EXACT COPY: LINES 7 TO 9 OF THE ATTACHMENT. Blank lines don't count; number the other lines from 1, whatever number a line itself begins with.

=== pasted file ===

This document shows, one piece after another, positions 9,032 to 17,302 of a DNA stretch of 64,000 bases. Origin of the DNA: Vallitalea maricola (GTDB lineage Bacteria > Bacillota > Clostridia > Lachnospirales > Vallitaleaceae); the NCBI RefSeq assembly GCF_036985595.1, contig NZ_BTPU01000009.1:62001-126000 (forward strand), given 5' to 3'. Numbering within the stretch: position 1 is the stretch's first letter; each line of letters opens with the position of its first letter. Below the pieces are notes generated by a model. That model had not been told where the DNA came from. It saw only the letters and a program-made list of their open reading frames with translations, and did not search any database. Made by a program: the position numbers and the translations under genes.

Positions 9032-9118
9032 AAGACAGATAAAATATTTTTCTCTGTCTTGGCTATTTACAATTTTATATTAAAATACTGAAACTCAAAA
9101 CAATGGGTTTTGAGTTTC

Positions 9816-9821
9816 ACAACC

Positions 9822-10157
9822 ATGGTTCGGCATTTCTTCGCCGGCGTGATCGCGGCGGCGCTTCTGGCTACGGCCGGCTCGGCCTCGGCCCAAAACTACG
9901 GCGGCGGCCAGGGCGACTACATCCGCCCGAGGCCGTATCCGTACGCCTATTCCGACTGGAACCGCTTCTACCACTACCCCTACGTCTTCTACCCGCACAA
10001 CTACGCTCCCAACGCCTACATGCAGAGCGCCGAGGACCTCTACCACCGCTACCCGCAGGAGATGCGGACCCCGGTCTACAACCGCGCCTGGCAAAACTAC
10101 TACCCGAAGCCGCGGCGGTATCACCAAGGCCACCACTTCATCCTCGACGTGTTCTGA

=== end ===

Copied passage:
Positions 9822-10157
9822 ATGGTTCGGCATTTCTTCGCCGGCGTGATCGCGGCGGCGCTTCTGGCTACGGCCGGCTCGGCCTCGGCCCAAAACTACG
9901 GCGGCGGCCAGGGCGACTACATCCGCCCGAGGCCGTATCCGTACGCCTATTCCGACTGGAACCGCTTCTACCACTACCCCTACGTCTTCTACCCGCACAA